Immediately one notices that for the 2009 battery the absence of the large handle. That is because the two batteries can be recharged when they remain placed inside the battery tray which is in on top of the center of the mower. Below is a picture of the batteries in place within the battery tray. Notice the green starter key pictured in place for the mower to become operational. When not in use, you would simple pull or push (as indicated by the two sided arrow in the picture below) to loosen the starter key.

solaris 2009 mower battery tray 2009 Solaris Self Propelled Cordless Electric Lawn Mower Review   3A

There is no longer the need to take them out of the mower, which is a very nice feature for those who use the optional Solar charging station within say a shed containing the mower or who prefer to recharge the batteries by plugging it into an electrical outlet in the garage when sufficient room to also contain the mower.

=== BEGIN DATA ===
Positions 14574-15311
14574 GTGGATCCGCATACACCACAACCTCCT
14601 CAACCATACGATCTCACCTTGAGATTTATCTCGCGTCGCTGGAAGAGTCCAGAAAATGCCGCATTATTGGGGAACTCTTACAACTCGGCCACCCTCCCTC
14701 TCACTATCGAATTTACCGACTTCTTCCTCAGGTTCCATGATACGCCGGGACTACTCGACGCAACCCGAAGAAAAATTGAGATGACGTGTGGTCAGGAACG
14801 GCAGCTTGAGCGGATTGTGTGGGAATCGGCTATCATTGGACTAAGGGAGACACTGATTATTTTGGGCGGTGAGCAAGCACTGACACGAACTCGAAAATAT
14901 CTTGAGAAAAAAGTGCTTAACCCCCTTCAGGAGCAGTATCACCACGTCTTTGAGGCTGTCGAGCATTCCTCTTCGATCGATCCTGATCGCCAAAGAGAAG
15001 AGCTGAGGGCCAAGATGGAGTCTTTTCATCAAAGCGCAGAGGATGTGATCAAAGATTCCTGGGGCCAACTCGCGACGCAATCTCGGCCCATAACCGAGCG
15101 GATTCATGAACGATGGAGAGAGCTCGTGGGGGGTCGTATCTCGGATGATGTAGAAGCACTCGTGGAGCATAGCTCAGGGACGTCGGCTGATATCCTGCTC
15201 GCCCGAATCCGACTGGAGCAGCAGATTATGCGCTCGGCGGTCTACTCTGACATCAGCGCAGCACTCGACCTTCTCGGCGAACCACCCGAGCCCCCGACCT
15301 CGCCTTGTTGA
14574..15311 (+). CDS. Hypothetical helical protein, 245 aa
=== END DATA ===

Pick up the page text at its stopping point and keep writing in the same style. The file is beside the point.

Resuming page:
solaris on board recharging plug 2009 Solaris Self Propelled Cordless Electric Lawn Mower Review   3A

The above picture shows the green starter key having been removed to allow the on-board recharging with the plug from the rapid charger (said to charge the batteries in 4 to 5 hours) being used to recharge the batteries with the provided battery charger which is shown in the picture below.

solaris lawn mower recharging 2009 Solaris Self Propelled Cordless Electric Lawn Mower Review   3A